Best use of indices

  • A quick question on indices.

    Let us suppose that I have a table with 2 fields used in a compound Index.

    Am I right in thinking that SQL will use the compound index to perform a search on the first field in the index, but will need an additional index to be created on the 2nd column in order to speed up searches against the 2nd column?


  • If your WHERE clause (or other join clause) only contains the second column, then yes, you need a separate index.


    table has ColA, ColB

    index is testindex( ColA, ColB)


    select * from table where ColA = xx and Colb=yy

    the index will be used.


    select * from table where Colb=yy

    the index will not be used.

    Steve Jones

  • Just to clarify:-

    The index is on ColA, ColB.

    If the WHERE clause searches on ColA only will the index be used?

  • I'd say yes. But why not just try it?

    Chris Hedgate @ Apptus Technologies (

  • yes they will.

    Steve Jones

  • As long as it is not defaulting to a table scan because the index is poor, or there isnt enough data to make it worth using the index.


  • It really depends on whether or not there are other columns in the table beside the two columns that are used in the index. If there are other columns in the table, SQL Server may choose to do an index scan against the index if your search condition only specifies the second column that is used in the index. For example, if your table was:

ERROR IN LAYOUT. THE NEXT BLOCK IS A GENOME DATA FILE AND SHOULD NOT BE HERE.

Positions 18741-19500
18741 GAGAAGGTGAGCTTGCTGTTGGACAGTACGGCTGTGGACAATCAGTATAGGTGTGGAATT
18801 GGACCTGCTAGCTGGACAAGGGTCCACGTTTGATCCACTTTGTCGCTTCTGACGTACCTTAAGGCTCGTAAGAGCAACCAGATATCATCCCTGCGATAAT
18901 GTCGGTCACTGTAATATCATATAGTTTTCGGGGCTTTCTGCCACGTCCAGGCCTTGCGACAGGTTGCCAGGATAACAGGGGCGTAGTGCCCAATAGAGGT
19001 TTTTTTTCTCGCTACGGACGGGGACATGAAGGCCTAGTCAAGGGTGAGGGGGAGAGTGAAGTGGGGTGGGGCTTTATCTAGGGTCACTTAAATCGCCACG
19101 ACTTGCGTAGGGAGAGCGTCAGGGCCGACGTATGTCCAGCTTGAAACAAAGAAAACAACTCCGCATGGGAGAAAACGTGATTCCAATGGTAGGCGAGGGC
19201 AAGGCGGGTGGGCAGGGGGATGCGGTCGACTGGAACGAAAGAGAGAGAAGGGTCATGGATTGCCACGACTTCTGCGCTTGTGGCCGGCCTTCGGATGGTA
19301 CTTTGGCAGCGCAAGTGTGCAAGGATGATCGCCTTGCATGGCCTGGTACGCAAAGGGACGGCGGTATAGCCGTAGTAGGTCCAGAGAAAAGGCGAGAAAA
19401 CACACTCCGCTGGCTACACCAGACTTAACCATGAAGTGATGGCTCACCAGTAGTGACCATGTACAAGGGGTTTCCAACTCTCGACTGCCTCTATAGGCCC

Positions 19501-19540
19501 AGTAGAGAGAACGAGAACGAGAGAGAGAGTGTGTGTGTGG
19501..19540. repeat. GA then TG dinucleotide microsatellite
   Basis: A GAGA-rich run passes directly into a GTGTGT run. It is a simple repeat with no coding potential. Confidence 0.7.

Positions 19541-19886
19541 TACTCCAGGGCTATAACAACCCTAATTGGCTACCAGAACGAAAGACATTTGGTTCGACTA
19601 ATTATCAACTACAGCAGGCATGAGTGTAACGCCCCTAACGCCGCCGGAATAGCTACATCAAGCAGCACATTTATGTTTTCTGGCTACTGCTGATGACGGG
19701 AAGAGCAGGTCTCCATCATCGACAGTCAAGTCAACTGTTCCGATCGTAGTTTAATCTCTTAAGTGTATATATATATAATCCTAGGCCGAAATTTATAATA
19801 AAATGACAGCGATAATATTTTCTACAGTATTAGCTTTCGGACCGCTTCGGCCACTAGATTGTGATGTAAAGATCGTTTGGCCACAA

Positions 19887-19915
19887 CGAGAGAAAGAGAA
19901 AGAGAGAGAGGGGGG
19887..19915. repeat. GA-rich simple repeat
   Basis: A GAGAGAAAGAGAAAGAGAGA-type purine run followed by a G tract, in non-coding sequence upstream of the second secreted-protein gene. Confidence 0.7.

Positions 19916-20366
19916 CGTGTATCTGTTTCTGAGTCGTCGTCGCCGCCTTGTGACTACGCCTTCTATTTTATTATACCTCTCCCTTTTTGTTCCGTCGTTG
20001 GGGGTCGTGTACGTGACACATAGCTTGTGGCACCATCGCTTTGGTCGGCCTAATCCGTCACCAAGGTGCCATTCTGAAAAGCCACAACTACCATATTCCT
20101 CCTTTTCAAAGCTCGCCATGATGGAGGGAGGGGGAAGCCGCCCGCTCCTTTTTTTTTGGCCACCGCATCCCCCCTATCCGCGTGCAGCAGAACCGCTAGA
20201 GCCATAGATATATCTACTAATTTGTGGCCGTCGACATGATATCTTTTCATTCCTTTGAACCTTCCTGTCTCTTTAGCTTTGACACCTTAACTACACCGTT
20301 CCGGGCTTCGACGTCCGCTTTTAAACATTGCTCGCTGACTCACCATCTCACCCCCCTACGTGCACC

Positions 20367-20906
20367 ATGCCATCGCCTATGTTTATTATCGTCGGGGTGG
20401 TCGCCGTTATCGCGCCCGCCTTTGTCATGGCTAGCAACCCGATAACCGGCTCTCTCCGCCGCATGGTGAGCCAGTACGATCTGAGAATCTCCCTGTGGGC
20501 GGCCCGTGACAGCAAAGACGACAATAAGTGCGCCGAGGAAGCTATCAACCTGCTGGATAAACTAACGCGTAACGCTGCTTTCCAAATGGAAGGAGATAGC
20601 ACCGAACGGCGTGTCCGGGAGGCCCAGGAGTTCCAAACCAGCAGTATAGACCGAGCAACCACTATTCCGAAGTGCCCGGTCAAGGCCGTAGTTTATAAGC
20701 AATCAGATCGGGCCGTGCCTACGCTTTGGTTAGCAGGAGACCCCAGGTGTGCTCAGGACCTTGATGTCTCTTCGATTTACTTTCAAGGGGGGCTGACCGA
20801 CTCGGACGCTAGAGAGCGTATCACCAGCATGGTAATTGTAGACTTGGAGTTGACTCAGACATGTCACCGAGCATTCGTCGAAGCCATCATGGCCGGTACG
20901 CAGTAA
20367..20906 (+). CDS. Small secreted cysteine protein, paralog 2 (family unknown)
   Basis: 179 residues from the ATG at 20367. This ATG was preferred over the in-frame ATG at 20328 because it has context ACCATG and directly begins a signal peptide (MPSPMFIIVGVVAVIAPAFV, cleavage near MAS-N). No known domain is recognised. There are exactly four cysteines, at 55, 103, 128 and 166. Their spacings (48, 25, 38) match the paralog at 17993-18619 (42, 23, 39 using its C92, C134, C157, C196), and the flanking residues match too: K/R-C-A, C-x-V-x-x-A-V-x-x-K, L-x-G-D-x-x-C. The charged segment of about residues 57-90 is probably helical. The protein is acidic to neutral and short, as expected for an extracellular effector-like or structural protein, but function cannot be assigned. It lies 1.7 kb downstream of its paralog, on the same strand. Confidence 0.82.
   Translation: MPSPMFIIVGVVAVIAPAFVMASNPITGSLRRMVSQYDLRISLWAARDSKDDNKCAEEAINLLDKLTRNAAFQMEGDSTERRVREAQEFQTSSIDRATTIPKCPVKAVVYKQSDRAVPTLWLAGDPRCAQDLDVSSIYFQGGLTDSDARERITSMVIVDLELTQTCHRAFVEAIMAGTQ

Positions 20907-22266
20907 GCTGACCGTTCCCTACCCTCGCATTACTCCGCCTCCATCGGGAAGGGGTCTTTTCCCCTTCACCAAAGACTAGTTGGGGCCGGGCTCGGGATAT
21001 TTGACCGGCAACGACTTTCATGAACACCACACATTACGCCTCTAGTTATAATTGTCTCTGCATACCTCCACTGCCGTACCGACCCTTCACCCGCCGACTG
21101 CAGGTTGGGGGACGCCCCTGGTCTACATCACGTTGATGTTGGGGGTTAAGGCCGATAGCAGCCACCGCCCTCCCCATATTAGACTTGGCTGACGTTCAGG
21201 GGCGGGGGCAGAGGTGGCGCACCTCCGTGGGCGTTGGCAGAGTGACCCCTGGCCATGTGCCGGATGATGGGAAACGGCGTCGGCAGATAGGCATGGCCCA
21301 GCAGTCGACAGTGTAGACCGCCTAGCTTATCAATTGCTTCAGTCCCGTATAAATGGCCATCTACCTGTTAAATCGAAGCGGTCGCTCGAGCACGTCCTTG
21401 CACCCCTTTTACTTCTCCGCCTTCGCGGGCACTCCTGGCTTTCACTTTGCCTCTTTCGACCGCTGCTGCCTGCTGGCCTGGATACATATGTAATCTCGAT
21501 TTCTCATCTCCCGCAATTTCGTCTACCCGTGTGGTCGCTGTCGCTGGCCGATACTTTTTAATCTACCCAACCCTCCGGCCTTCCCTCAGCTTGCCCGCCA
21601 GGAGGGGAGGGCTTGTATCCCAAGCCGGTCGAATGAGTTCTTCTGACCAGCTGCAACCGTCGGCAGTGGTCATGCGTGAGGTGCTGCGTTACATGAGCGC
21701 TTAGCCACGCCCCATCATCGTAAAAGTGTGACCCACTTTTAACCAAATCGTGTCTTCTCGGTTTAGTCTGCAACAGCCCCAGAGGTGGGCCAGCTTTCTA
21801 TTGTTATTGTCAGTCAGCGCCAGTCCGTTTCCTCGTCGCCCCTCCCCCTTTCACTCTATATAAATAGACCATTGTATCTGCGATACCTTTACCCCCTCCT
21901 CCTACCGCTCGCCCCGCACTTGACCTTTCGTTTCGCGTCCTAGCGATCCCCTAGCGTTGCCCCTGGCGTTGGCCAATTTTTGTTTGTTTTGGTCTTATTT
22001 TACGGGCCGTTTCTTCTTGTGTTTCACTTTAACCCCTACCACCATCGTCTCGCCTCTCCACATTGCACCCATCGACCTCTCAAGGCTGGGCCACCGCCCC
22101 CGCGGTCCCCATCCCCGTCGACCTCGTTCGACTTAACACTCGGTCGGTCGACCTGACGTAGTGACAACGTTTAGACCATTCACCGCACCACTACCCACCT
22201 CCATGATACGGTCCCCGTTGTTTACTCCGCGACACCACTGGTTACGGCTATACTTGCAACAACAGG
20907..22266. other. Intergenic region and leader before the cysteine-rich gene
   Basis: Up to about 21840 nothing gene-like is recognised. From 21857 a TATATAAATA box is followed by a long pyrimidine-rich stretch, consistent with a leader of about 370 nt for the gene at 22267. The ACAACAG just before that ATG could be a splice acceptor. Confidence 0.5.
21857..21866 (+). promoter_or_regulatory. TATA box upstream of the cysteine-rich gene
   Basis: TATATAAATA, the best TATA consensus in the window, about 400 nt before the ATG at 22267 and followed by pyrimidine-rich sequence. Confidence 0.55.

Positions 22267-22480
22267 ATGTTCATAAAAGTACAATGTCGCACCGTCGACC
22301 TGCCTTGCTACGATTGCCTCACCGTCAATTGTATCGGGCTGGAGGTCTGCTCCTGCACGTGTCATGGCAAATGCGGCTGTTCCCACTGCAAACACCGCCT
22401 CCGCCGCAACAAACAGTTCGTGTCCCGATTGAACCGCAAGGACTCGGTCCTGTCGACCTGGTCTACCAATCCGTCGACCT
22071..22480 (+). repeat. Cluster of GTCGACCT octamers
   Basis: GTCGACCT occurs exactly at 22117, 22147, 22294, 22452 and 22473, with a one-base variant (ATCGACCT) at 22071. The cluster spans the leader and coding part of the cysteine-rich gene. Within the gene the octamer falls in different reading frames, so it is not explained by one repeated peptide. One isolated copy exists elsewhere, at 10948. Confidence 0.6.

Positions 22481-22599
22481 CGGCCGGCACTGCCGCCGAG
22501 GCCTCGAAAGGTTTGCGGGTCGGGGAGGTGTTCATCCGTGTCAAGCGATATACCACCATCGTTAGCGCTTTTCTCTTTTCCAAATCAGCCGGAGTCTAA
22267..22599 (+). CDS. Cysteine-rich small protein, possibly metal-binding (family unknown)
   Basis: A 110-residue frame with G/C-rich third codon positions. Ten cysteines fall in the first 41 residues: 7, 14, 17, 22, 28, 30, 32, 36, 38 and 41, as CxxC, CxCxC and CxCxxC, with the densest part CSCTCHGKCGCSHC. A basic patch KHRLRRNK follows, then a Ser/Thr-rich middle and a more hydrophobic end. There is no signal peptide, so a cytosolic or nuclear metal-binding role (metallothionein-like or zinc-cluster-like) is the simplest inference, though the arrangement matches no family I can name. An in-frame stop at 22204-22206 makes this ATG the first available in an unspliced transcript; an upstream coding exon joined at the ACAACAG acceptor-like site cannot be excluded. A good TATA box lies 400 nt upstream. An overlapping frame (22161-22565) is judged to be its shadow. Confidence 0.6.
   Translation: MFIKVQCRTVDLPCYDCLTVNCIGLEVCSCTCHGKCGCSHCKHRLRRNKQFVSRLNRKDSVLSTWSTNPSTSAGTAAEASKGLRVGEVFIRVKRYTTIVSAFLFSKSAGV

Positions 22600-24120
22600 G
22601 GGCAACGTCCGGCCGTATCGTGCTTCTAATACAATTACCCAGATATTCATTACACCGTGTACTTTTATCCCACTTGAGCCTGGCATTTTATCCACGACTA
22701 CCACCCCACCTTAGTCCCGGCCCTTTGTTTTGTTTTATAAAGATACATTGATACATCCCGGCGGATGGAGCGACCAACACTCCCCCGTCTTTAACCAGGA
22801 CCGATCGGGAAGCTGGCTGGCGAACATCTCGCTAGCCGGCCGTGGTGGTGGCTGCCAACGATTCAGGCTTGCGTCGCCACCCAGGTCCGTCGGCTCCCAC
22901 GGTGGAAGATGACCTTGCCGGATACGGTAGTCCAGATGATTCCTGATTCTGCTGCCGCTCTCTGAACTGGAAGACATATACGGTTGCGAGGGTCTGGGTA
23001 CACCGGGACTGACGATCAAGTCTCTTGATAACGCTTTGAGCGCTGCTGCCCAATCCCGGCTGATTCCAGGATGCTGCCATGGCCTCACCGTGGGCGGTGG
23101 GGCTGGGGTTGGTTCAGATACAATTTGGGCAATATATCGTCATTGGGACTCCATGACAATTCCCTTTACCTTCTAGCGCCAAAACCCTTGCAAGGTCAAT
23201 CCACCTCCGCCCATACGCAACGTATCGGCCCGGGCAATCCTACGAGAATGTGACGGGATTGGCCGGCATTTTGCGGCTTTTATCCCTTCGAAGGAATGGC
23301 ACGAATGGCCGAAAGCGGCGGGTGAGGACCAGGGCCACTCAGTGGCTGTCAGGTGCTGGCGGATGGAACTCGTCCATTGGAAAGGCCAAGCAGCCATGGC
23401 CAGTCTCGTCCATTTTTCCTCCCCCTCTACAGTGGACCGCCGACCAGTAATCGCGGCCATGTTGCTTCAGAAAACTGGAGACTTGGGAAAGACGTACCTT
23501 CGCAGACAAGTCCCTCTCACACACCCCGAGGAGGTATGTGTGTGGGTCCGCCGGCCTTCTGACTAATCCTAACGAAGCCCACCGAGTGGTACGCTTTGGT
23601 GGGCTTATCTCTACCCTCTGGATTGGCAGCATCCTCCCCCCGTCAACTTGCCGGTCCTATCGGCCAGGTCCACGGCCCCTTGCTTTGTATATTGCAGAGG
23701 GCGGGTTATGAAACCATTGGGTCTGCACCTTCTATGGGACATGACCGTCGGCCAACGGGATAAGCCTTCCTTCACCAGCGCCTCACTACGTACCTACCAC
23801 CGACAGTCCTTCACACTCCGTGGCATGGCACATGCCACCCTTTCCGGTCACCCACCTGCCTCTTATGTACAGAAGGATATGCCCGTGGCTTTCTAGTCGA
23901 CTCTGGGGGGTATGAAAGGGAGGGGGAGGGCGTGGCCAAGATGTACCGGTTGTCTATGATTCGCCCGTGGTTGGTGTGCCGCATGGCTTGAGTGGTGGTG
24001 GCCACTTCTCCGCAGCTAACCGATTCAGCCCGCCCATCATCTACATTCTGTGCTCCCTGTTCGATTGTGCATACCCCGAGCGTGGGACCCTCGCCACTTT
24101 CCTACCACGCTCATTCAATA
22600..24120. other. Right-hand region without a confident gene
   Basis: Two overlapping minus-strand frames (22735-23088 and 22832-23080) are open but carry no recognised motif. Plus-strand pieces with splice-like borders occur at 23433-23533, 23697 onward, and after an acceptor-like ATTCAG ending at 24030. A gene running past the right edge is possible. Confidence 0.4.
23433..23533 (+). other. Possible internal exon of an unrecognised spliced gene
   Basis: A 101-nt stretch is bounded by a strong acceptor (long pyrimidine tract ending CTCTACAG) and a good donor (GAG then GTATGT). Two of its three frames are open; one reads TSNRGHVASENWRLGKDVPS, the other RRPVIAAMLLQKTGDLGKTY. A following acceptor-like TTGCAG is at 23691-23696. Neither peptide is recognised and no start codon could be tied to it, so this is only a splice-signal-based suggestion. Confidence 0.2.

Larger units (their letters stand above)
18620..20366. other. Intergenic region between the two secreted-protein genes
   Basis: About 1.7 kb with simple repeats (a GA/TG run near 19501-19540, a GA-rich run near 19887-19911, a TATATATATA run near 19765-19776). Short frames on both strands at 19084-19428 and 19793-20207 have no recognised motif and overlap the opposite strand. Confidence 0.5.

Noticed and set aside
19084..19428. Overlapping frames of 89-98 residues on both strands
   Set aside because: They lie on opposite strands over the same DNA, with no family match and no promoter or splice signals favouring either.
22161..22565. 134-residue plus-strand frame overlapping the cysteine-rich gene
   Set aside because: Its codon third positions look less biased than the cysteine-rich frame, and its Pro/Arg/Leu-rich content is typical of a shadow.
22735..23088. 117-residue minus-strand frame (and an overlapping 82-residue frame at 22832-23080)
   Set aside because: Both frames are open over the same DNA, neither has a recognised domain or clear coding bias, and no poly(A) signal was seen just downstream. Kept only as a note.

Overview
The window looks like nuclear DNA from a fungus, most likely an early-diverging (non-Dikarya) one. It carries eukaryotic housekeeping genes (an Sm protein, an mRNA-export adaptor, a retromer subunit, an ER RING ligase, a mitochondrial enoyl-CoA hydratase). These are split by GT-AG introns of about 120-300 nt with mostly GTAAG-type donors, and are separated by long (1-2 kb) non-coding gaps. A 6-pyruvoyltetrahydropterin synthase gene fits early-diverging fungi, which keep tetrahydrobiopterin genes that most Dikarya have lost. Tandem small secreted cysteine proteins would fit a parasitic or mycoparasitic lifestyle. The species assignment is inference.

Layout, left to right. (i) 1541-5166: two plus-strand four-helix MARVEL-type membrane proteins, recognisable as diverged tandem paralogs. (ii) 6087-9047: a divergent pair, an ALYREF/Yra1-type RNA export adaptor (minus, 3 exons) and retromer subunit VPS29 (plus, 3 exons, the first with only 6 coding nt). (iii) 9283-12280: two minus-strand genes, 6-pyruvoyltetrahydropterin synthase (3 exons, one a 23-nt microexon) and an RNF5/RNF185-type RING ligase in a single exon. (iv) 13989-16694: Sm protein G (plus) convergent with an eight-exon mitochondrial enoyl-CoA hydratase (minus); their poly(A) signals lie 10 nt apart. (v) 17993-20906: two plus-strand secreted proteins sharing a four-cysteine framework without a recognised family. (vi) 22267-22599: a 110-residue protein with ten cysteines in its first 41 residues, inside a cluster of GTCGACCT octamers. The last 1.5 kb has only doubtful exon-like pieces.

(colA INT NOT NULL,

    colB INT NOT NULL,

    colC VARCHAR(255) NOT NULL,


    with an index such as:

    CREATE NONCLUSTERED INDEX test_idx ON Test (colA, colB)

    and you used a query such as:

    SELECT colC

    FROM Test

    WHERE colB = some_value

    SQL Server might choose to use an index scan, because the cost might be much cheaper than doing a table scan. In an index scan such as this, SQL Server would search each leaf-level page of the index looking for index entries that have the searched-for value in the second column. The cost savings could be substantial. Consider a situation where your table's data takes up 1000 pages, your index's leaf-level takes 10 pages, and your search condition will return 3 rows. The index scan would take about 13 IOs, while a table scan would take a 1000. Pretty sure bet that SQL Server will choose an index scan in such a case.

    I would tend to believe, though, that if the table contained only the two columns, then the optimizer might choose to do the table scan instead of the index scan, since the cost between the two, in terms of IO, would be pretty much the same (depending on your FILLFACTOR).

    Matthew Burr

Viewing 7 posts - 1 through 6 (of 6 total)

You must be logged in to reply to this topic. Login to reply